The Nansen Conference on Climate Change and Displacement in the 21st Century was convened in June 2011 by the government of Norway, coinciding with the 150th birthday of Fridtjof Nansen, the Norwegian scientist, explorer, and humanist who was appointed High Commissioner for Refugees by the League of Nations in 1921.

The Conference in Oslo brought together experts and representatives of governments, civil society, and UN agencies to consider the humanitarian consequences of climate change. Chaired by the United Nations Assistant Secretary-General for Disaster Risk Reduction, Margareta Wahlström, the Conference proposed the following ten Principles to guide future action, known as the ‘Nansen Principles’:

I. Responses to climate and environmentallyrelated displacement need to be informed by adequate knowledge and guided by the fundamental principles of humanity, human dignity, human rights and international cooperation.

II. States have a primary duty to protect their populations and give particular attention to the special needs of the people most vulnerable to and most affected by climate change and other environmental hazards, including the displaced, hosting communities, and those at risk of displacement. The development of legislation, policies and institutions as well as the investment of adequate resources are key in this regard.

III. The leadership and engagement of local governments and communities, civil society, and the private sector are needed to address effectively the challenges posed by climate change, including those linked to human mobility.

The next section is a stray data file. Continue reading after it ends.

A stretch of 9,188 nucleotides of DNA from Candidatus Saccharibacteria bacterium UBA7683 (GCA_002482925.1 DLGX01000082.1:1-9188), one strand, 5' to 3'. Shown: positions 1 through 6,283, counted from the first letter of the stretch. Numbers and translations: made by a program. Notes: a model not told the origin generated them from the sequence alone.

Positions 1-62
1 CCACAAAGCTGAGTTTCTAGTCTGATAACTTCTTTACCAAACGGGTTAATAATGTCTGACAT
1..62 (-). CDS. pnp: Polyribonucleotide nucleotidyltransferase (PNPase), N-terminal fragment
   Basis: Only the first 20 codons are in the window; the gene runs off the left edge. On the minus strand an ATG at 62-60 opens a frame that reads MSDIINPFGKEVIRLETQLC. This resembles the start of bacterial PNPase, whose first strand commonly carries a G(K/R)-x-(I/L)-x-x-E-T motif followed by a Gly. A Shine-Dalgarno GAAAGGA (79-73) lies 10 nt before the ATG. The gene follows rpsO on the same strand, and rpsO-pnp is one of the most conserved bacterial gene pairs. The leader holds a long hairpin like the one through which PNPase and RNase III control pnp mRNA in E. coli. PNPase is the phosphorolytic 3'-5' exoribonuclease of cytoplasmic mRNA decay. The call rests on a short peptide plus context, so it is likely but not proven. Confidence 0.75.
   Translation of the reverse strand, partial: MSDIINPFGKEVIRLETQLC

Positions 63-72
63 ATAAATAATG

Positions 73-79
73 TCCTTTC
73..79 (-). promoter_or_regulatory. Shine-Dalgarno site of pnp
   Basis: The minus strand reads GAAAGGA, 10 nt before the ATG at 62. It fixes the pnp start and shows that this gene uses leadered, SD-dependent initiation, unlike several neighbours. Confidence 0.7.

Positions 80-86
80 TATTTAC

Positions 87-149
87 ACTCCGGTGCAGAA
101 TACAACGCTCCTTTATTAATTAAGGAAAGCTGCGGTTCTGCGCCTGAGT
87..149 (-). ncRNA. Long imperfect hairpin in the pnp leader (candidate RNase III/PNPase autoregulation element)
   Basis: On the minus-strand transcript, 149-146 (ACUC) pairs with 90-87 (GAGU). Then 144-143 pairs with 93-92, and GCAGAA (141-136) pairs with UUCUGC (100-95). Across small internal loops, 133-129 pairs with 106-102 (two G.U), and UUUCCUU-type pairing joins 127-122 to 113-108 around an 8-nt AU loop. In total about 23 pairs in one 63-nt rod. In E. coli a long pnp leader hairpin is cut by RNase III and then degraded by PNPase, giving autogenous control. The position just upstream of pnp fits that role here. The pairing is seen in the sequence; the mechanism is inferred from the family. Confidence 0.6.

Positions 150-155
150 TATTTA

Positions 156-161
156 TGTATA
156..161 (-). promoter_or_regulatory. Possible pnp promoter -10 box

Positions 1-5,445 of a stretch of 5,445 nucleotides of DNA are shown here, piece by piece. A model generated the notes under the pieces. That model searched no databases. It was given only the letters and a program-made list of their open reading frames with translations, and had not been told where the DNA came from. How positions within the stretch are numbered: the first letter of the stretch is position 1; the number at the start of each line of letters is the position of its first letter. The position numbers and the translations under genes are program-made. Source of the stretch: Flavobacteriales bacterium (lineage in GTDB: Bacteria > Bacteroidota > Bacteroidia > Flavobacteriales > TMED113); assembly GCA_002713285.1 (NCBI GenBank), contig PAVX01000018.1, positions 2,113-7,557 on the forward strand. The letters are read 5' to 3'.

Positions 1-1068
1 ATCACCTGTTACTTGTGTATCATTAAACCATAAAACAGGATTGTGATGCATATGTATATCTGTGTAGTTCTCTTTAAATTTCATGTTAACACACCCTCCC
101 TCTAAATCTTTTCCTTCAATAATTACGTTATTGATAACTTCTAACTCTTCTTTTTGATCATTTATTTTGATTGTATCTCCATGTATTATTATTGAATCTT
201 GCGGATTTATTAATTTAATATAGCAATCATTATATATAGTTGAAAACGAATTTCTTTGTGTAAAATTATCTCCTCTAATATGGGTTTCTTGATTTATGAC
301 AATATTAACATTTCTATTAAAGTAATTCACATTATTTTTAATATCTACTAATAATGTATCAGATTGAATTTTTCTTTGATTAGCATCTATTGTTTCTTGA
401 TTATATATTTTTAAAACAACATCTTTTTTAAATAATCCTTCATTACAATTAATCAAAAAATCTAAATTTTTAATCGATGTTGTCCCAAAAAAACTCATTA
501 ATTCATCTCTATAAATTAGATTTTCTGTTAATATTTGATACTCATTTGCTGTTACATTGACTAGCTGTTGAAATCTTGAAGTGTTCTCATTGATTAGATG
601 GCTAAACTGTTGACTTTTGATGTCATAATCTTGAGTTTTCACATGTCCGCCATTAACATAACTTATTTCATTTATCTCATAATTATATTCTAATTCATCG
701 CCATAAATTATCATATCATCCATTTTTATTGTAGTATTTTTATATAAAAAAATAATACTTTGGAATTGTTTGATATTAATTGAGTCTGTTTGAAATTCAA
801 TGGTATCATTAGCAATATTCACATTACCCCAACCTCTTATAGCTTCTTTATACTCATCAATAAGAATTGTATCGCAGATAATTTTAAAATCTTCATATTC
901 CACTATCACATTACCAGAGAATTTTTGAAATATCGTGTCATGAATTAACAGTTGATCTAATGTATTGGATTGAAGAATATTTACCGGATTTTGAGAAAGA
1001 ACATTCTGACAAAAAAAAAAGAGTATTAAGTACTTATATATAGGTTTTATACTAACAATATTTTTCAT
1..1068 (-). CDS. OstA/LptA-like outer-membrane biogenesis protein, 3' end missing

IV. When national capacity is limited, regional frameworks and international cooperation should support action at the national level and contribute to building national capacity, underpinning development plans, preventing displacement, assisting and protecting people and communities affected by such displacement, and finding durable solutions.

V. Prevention and resilience need to be further strengthened at all levels, particularly through adequate resources. International, regional and local actors have a shared responsibility to implement the principles enshrined in the Hyogo Framework for Action 2005–2015: Building the Resilience of Nations and Communities to Disasters.

VI. Building local and national capacity to prepare for and respond to disasters is fundamental. At the same time, the international disaster response system needs to be reinforced. The development of multi-hazard early warning systems linking local and global levels is critical.

VII. The existing norms of international law should be fully utilized, and normative gaps addressed.

VIII. The Guiding Principles on Internal Displacement provide a sound legal framework to address protection concerns arising from climate—and other environmentally-related internal displacement. States are encouraged to ensure the adequate implementation and operationalization of these principles through national legislation, policies and institutions.

IX. A more coherent and consistent approach at the international level is needed to meet the protection needs of people displaced externally owing to sudden-onset disasters. States, working in conjunction with UNHCR and other relevant stakeholders, could develop a guiding framework or instrument in this regard.

X. National and international policies and responses, including planned relocation, need to be implemented on the basis of nondiscrimination, consent, empowerment, participation and partnerships with those directly affected, with due sensitivity to age, gender and diversity aspects. The voices of the displaced or those threatened with displacement, loss of home or livelihood must be heard and taken into account, without neglecting those who may choose to remain.